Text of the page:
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Back when I was a kid, growing up in the West Rogers Park Neighborhood of Chicago, we would often ask other kids we didn't know, "Public, or Private?"  We were referring to which school they went to - whether or not they attended the Chicago Public Schools.

Proudly, I was "Public," and our Chicago Schools turned out some pretty good kids back then, and most individual grade and high schools were pretty well respected in the city and suburbs.

As we all know, that perception began to change in the late 1960's, and through the 1970's, as many families fled perceived inequities in the Chicago Public School System for the "higher status districts" throughout the suburbs.  Nearly-annual teacher strikes during that period did not help public schools here during that era. 

Now, however, many city schools are improving in amenities and academic quality, and families are either moving back to the city from the suburbs, or deciding to start their families here.

Doreen Lubeck, her husband Mike, and their daughter Maddie, 11 years old, might typify the attitude of many parents with young children.  Originally moving to suburban Palatine IL in 2004, the family relocated to the North Center Neighborhood of Chicago two years later.

"When you don't have kids, the city is one thing. There's lots of great restaurants, great night life and lots of fun things to do," says Doreen. "And then when you have kids, you find out the city is also really great.

"On a Saturday night in the summer, we'll say let's go to Navy Pier, while I know a lot of my friends have to make a day out of coming into the city because it can be over an hour's drive," she added.

Indeed, many young couples cite city attractions, a reduced daily commute, and cultural diversity as their reason for moving to and living in Chicago.  For those with school-aged children, however, city moves would be less attractive without improvement in the Chicago Public School System.

Bell School, and K-8 Elementary at 3730 N. Oakley, is a good example of a strong neighborhood school, which attracts parents of young children to their North Side district.  Attendance here has nearly doubled, from 264 during the 2001-2002 school year, to 519 last year.

According to Lubeck, Bell School has "very, very involved parents who take responsibility ... if someone has an idea, they're not afraid to get their hands dirty and do it."

They also have a very active and creative administration, and enthusiastic, engaging teachers, in Lubeck's opinion.

Although, district-wide, Chicago Public Schools have lost roughly 40,000 students since the 2001-02 school year, strong neighborhood schools like Bell oppose the trend. 

Private schools in the City of Chicago are also enjoying student growth. Shane Staszcuk, Principal of Mt. Carmel Academy, notes the shift from singles and childless couples.  "The whole neighborhood has transitioned in terms of more families and more kids," he said.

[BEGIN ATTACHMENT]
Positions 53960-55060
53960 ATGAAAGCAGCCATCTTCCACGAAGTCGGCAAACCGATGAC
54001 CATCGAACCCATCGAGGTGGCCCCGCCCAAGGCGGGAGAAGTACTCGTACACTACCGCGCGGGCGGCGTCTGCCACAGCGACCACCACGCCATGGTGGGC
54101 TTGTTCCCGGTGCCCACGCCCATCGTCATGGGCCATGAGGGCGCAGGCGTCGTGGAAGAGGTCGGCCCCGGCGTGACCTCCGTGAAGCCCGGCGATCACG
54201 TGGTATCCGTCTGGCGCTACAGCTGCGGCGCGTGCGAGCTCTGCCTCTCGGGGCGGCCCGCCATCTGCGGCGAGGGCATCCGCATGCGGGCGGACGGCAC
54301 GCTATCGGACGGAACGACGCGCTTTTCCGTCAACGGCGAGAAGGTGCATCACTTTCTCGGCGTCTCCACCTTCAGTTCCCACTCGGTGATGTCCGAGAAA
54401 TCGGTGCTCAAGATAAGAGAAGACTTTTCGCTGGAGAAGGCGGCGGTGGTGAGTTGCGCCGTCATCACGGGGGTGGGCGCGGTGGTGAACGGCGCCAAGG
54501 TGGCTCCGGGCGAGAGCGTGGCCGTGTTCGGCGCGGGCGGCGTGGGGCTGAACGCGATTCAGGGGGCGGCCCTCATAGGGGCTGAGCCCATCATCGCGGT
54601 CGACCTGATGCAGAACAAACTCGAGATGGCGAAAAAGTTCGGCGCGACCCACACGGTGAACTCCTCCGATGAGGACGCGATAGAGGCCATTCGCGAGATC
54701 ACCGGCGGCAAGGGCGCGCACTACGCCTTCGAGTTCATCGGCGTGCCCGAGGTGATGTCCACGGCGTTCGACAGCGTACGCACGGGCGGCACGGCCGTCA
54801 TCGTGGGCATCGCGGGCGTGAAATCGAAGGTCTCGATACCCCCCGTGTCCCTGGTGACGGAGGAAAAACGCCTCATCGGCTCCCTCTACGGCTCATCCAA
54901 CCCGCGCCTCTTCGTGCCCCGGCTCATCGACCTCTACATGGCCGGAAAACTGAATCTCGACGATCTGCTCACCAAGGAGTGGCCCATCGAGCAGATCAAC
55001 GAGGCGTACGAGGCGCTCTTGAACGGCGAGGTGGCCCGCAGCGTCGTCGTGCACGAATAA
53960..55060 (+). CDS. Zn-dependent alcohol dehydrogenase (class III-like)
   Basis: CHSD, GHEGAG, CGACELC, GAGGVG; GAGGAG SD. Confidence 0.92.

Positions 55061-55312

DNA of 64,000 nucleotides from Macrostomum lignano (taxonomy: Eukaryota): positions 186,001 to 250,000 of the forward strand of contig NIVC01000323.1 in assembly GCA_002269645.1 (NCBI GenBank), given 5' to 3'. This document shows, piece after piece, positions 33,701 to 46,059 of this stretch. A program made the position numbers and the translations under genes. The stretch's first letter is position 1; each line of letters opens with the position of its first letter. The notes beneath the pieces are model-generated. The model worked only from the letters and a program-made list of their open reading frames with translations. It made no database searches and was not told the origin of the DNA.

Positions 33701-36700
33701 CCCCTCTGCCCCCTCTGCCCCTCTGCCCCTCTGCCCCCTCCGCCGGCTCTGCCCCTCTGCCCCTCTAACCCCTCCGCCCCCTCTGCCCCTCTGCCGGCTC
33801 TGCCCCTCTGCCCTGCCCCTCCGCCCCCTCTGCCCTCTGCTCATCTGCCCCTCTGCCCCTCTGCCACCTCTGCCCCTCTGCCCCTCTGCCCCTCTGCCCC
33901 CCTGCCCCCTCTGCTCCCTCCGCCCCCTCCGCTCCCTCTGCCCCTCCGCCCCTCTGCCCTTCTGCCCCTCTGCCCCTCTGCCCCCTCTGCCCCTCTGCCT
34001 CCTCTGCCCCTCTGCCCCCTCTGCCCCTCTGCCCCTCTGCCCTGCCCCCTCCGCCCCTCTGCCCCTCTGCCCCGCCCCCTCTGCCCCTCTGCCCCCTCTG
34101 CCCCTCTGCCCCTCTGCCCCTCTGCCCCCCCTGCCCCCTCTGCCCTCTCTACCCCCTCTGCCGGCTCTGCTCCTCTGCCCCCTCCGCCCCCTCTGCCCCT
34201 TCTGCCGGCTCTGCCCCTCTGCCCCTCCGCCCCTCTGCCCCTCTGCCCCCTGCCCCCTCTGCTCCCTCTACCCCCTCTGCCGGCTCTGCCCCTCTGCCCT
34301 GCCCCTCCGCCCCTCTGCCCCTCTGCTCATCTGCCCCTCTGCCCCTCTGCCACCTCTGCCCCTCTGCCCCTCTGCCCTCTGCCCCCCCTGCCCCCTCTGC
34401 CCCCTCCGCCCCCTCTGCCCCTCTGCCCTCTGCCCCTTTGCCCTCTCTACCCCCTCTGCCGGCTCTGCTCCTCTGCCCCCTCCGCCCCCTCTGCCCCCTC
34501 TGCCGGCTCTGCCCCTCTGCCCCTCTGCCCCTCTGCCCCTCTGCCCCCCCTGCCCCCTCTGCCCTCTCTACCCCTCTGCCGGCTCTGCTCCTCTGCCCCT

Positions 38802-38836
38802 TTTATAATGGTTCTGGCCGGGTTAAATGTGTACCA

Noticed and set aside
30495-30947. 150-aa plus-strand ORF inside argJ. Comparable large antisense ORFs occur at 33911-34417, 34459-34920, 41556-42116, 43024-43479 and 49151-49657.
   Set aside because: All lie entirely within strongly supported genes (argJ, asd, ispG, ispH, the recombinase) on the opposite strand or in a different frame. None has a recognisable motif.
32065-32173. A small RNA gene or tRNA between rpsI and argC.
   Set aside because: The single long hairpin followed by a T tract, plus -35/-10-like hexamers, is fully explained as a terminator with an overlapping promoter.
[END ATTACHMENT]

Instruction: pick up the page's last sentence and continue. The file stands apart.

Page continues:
"People used to come for maybe a couple of years and then once the kids reached a certain age, they were going to look for a home in the suburbs. Now they are saying, 'I can get all my schooling here why go to the suburbs?' "

Enrollment at Mt. Carmel, 720 W. Belmont Avenue, has increased by 40 students over the last three years.  The kindergarten class is already full for next school year, and there is currently a waiting list for the Mt. Carmel pre-school.

A number of public and parochial schools on the North Side have seen growth. Enrollment rose 22 percent, to 3,052 in the 2007-08 from 2,502 four years earlier, in ten Catholic schools in Lakeview, Lincoln Park and Lincoln Square, according to  Ryan Blackburn, a spokesman for the Roman Catholic Archdiocese of Chicago.

Other public schools are coming back strong on the North Side of Chicago.  Nettelhorst Elementary, at 3252 N. Broadway, had meetings with parents and school administrators to discuss which improvements in their school would have the greatest impact on children who attend.  Continued improvements in programs and school infrastructure has helped to increase attendance to 242 students this past school year, up from 132  seven years ago.

The non-profit Northside Parents Network publishes an annual directory of local public and private schools, which includes statistics, test scores and entrance requirements.

It also hosts several preschool and elementary school fairs every fall for the North, Northwest and South Sides "to educate parents about their choices," said Christina DeMarea, the network's executive director.

Bob Guercio, Principal at Bell Elementary, also notes added programs at his school, including the regional gifted center and Bell's hearing-impaired program, draw from outside the district. But the largest wave is neighborhood kids.  When Guercio arrived at Bell in 1993, he had only 20 children enrolled in its Kindergarten.  Now, he has three Kindergartens. 

Indeed, the school district is a big drawing card for the community.  Looking at the MLS, many home listings in the neighborhood cite "Bell School District" as a big selling point.

Guercio says he is amazed at the number of families now raising children in the school's Lakeview Neighborhood.

Read Virginia Groark's article in last Sunday's Chicago Tribune for more info.


Posted: Wednesday, July 2, 2008 6:40 AM by Dean's Team


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